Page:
In yet another example of green energy looking a little less attractive in reality than in theory, a resort town in the blue state of Maryland has refused the remarkable offer by U.S. Wind for free electricity for the life of the wind farm because the offshore turbines might ruin the picturesque view from the beaches.
While the decision ultimately falls to state and federal authorities, Ocean City officials are attempting to block creation of the wind farm despite U.S. Wind's increasingly generous offer, which now includes hundreds of thousands of dollars per year in community investments and free electricity for the life of the wind farm. That source of free energy, city officials worry, may turn away potential tourists and thus revenues.
"The 32-turbine project could be the nation’s second and largest offshore wind farm, and is part of a nearly decade-long effort to boost Maryland’s supply of renewable energy," The Baltimore Sun reports. The city, Mayor Rick Meehan said, would continue its lobbying of the Maryland Public Service Commission to repeal its decision to move forward on the project, demanding that the turbines be moved more than twice the currently agreed upon distance from shore.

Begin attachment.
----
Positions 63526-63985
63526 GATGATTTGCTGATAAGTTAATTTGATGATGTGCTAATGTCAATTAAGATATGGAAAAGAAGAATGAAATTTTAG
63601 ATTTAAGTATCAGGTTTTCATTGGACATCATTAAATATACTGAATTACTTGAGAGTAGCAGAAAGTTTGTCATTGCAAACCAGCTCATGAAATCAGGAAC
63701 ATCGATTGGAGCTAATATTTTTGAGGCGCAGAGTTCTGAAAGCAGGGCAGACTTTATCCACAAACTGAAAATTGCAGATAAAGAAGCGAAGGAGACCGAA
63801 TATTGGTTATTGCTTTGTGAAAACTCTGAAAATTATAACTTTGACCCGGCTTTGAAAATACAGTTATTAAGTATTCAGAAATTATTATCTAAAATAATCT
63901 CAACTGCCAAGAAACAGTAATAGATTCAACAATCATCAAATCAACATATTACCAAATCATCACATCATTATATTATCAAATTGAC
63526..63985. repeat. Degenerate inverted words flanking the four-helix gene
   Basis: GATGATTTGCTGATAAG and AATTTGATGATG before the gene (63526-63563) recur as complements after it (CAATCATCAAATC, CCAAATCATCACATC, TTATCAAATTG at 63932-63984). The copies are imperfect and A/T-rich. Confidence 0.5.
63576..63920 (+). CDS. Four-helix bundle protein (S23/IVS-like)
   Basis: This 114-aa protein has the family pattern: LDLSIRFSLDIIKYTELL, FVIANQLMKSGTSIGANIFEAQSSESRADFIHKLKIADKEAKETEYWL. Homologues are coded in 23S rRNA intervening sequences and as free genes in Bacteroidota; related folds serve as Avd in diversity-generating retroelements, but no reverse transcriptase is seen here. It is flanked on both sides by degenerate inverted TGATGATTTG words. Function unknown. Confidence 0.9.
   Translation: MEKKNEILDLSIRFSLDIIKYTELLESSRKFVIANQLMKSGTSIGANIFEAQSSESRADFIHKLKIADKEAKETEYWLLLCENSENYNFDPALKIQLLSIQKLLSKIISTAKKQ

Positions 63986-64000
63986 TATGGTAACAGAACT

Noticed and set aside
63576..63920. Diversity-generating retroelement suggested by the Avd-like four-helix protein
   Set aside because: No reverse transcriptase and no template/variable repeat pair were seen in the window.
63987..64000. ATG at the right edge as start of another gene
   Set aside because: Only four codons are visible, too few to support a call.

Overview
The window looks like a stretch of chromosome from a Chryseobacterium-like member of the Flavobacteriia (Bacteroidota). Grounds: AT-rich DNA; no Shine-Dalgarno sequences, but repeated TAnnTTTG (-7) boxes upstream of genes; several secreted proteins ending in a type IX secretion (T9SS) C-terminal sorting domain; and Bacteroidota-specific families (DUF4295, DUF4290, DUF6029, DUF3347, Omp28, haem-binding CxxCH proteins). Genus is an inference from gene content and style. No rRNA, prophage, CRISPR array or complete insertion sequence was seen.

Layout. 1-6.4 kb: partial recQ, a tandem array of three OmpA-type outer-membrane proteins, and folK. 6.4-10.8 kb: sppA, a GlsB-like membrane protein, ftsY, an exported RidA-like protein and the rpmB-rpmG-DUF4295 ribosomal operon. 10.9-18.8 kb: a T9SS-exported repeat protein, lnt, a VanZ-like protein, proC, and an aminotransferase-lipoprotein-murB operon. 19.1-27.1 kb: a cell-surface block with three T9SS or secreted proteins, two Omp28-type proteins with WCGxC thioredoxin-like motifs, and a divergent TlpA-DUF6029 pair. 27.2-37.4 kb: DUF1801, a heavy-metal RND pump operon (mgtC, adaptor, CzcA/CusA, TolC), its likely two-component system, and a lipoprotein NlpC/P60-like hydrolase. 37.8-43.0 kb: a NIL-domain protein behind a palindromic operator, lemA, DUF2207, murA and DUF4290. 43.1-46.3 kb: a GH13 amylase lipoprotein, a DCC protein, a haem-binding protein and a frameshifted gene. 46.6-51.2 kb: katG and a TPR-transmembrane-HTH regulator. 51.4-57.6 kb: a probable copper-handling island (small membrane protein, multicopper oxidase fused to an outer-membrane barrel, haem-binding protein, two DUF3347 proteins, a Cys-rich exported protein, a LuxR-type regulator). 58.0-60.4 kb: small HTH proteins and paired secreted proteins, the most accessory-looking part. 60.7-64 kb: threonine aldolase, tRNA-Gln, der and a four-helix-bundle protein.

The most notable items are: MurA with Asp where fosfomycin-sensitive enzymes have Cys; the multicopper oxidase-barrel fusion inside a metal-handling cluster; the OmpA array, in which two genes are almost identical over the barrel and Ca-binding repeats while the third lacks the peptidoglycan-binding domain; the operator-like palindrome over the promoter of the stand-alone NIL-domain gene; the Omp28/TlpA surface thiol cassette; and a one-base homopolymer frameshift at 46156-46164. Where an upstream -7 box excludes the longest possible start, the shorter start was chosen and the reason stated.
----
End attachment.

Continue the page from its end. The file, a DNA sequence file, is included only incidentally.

The Baltimore Sun notes that the leadership of U.S. Wind has been both "surprised and frustrated" by the strong response of the city, particularly in light of the rather lavish offers by the company. Such offers of community investment, they say, have been generally welcomed in other shore cities.
U.S. Wind's general counsel Salvo Vitale described the town's demand that the turbines be built at least 30 miles away as not just unreasonable but infeasible, as it requires starting over in the offshore leasing process, which has already taken some eight years.
Last year, the state approved U.S. Wind building 62 turbines at least 14 miles from shore and Skipjack Offshore Wind LLC installing 15 turbines north of that project. Ocean City responded by aggressively lobbying against the project as "a clearer and more ominous picture of the project’s appearance took shape," The Baltimore Sun notes.
U.S. Wind is certainly not the only renewable energy company to experience "frustrating" pushback. As Hot Air's Jazz Shaw points out, the wind industry has found that the liberal state of Vermont is not so liberal about what and where and how green energy companies build, bringing some in the industry to the brink of giving up on the state. Clean Technica reports:
Vermont is considering some of the most restrictive rules on wind power in the country, even as it pushes for some of the biggest cuts to carbon emissions. In May, Vermont’s Public Service Board proposed a new rule for wind projects that includes strict setback requirements and noise limits. ... “None of the projects that have been built in Vermont to date could meet this standard,” said Olivia Campbell Andersen, executive director of Renewable Energy Vermont.
The updated rule will make it much harder for the state to hit its renewable energy targets. Vermont aims to build up to 750 megawatts of wind power as part of a plan to source 100 percent of the state’s electricity from renewables by 2050. There are 120 megawatts of wind power currently installed — and that was under the old rule.